Originally Posted by The Evil Twin
I had the same thought until PS corrected me. I started thinking about it in the sense of thermodynamics. To put it simply, if the cylinder temperatures got hotter as the mixture was leaned out then the absence of any fuel would result in infinite heat
Now we know that won't work. Unfortunately.
Thinking of small aircraft, as you ascend you would lean the mixture to account for less dense air. As you do so the exhaust gas temp increases, yes. Not because lean= hotter, but because the excess fuel acts as a coolant. It absorbs the heat. As the mix is leaned out there is less "coolant" (vaporizing fuel) and the EGT goes up. However, only so far. If the mix is leaned further then it starts dropping (less fuel, less work, less heat) until combustion can no longer be supported.
Originally Posted by Wallowa
Two ways of stating same thing...lean mixture = less fuel = less "coolant"....therefore, lean mixture does result in increases of EGT or in my case the cylinder/engine temp on my boxer. More fuel in response to an ambient temp sensor that registers lower than actual ambient temps [hence air density is less than temp sensor would indicate] results in the fuel management putting more fuel [more coolant] into the cylinders resulting in a richer mixture. Sorry I know this not complicated, but I will be damned if I can see it...thanks for patience.
Kinda ...less fuel more temp [lean] : more fuel less temp [richer]
There are three different temperatures of interest: intake air, cylinderhead and exhaust temperatures.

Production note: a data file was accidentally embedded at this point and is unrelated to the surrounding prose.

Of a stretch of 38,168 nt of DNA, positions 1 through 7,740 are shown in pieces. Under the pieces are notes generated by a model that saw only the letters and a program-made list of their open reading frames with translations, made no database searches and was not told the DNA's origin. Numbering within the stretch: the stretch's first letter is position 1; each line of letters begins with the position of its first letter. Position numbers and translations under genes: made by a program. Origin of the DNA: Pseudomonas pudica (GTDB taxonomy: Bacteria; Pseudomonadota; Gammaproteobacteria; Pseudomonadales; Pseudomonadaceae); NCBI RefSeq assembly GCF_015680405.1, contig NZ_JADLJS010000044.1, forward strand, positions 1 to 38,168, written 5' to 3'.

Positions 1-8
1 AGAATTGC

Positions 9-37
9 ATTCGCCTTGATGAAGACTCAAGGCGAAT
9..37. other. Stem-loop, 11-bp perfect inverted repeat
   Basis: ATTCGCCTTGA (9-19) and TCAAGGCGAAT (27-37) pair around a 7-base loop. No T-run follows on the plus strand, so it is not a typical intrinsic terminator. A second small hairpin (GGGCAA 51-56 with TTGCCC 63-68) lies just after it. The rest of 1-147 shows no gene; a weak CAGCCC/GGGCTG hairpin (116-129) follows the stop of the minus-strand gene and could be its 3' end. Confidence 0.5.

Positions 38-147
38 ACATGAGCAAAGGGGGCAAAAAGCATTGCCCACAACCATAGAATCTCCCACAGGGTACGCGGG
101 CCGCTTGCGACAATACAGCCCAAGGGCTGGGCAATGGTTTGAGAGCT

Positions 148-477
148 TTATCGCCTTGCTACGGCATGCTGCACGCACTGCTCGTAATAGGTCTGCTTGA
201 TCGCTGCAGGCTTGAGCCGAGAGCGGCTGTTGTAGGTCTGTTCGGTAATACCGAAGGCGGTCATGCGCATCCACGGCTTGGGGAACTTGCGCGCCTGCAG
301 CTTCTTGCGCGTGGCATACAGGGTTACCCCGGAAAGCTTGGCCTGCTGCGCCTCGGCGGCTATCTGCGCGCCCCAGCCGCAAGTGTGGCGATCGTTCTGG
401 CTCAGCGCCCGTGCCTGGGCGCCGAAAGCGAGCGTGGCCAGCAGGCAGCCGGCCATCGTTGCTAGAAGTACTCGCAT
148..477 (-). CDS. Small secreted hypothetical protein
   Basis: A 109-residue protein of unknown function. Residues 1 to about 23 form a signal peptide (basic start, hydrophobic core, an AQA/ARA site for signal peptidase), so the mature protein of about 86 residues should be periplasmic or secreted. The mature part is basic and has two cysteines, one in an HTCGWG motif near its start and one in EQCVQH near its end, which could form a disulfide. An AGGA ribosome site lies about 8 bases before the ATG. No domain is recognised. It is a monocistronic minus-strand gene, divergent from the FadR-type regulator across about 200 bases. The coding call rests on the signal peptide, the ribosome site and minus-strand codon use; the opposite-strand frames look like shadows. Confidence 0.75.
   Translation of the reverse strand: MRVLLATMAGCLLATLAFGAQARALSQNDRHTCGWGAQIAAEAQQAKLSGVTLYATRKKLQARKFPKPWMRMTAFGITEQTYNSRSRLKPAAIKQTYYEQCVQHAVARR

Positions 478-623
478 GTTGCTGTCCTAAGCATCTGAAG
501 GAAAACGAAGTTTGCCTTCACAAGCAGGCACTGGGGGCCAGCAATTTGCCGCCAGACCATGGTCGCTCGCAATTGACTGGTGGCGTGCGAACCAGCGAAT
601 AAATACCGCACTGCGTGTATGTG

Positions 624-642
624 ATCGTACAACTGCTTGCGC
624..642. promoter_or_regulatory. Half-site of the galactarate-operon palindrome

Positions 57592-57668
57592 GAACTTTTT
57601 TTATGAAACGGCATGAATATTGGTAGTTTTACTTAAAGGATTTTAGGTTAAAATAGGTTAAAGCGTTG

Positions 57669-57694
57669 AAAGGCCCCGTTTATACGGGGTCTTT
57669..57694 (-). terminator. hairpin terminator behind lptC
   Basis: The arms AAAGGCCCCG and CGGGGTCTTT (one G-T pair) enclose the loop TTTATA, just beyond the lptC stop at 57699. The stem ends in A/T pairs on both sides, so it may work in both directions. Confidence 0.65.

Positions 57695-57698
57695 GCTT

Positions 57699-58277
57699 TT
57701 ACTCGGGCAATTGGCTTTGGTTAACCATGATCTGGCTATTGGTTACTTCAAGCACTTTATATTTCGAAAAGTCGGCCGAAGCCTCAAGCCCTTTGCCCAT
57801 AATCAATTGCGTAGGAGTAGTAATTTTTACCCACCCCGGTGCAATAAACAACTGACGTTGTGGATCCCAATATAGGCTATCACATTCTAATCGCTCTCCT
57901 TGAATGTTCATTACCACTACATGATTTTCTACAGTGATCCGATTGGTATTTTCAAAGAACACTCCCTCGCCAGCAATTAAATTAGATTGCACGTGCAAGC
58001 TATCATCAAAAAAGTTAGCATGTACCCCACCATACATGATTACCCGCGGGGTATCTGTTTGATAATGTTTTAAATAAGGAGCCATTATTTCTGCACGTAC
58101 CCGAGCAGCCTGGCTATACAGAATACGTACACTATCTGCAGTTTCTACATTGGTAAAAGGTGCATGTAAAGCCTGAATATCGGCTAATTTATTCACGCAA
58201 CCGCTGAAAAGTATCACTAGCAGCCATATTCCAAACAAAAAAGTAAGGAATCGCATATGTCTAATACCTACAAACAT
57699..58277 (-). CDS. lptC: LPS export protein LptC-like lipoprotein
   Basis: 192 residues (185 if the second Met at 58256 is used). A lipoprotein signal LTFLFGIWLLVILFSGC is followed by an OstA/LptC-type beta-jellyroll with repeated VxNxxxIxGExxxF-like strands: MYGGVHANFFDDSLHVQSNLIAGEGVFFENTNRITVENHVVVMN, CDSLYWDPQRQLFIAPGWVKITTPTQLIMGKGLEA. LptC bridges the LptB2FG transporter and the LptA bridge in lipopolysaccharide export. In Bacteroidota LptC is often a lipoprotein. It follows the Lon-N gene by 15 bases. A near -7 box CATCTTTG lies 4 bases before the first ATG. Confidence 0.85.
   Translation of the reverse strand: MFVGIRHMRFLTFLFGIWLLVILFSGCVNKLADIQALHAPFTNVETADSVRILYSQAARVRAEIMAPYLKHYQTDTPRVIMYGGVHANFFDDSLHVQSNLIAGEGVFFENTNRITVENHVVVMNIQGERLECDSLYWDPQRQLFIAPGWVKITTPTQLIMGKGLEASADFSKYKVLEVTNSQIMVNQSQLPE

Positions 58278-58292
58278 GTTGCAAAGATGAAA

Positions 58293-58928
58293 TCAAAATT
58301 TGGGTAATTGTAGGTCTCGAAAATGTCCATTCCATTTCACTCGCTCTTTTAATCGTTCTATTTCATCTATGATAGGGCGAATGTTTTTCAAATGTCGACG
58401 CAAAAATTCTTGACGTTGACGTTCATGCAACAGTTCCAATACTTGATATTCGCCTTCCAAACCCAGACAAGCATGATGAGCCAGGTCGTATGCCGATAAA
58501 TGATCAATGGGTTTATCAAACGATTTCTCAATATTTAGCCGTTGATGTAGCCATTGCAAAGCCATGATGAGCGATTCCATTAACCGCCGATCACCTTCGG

Intake Air: For any desired air/fuel ratio (AFR) colder air, because it packs more oxygen, needs a little more fuel. Hotter air needs a little less fuel. For instance, if it takes a 2 millisecond injector pulse at 68 degrees Fahrenheit to reach an AFR of 14.7:1, then at 32F it takes a pulse of 2.12 milliseconds. At 104F it requires a pulse of only 1.88 milliseconds to achieve that same 14.7:1 AFR.
Cylinderhead: This reaches its peak temperature when the mixture is at its Best Power ratio. If normal cruising is at 14.7:1, the Best Power AFR is roughly 12.5:1. The cylinder head gets hottest because the combustion is making most power. Richer or leaner than Best Power and the CHT goes down.
Exhaust Gas: This reaches its peak at roughly the ideal combustion mixture (stoichiometric) of 14.7:1 for gasoline. (E10 reaches a peak at about 14.1:1 but you don't have to think about it because your O2 sensor makes this adjustment automatically.) richer or leaner than Stoic and the EGT goes down.
So as you can see CHT and EGT reach a peak at different mixtures. Richer isn't always cooler, and leaner isn't always hotter. But leaner than Stoic is always cooler for both CHT and EGT; the leaner you get above Stoic, the cooler that CYT and EGT get.